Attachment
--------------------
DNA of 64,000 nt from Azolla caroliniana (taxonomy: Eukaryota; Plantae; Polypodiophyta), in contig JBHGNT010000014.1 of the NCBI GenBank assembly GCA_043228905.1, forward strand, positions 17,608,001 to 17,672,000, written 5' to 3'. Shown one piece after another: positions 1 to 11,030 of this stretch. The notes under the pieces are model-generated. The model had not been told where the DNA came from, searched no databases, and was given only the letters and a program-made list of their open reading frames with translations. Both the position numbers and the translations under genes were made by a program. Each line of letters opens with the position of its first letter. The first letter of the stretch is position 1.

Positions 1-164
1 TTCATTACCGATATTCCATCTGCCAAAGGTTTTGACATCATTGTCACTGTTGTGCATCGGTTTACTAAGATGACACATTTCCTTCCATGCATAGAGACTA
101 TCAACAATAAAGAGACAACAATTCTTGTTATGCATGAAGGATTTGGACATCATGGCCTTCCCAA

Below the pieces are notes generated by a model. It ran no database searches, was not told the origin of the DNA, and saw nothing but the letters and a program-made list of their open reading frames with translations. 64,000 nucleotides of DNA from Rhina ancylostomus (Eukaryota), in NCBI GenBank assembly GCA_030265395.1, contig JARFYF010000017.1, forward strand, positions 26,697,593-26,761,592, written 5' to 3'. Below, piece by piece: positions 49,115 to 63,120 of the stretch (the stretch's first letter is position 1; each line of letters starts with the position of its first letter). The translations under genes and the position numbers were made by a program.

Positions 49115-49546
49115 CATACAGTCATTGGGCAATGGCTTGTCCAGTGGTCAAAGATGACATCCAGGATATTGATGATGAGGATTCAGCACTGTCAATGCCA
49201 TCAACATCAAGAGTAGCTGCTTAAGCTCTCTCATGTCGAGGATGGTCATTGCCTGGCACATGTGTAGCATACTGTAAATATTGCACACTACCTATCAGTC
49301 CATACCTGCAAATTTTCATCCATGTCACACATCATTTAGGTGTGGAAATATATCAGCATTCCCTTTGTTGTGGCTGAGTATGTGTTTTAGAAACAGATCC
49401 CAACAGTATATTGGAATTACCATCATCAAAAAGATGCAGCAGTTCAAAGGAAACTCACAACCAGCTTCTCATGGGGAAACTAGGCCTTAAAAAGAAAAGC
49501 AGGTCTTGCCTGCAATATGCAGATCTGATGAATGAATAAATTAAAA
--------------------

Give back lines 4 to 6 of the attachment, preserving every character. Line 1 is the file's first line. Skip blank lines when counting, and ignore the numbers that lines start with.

101 TCAACAATAAAGAGACAACAATTCTTGTTATGCATGAAGGATTTGGACATCATGGCCTTCCCAA

Below the pieces are notes generated by a model. It ran no database searches, was not told the origin of the DNA, and saw nothing but the letters and a program-made list of their open reading frames with translations. 64,000 nucleotides of DNA from Rhina ancylostomus (Eukaryota), in NCBI GenBank assembly GCA_030265395.1, contig JARFYF010000017.1, forward strand, positions 26,697,593-26,761,592, written 5' to 3'. Below, piece by piece: positions 49,115 to 63,120 of the stretch (the stretch's first letter is position 1; each line of letters starts with the position of its first letter). The translations under genes and the position numbers were made by a program.

Positions 49115-49546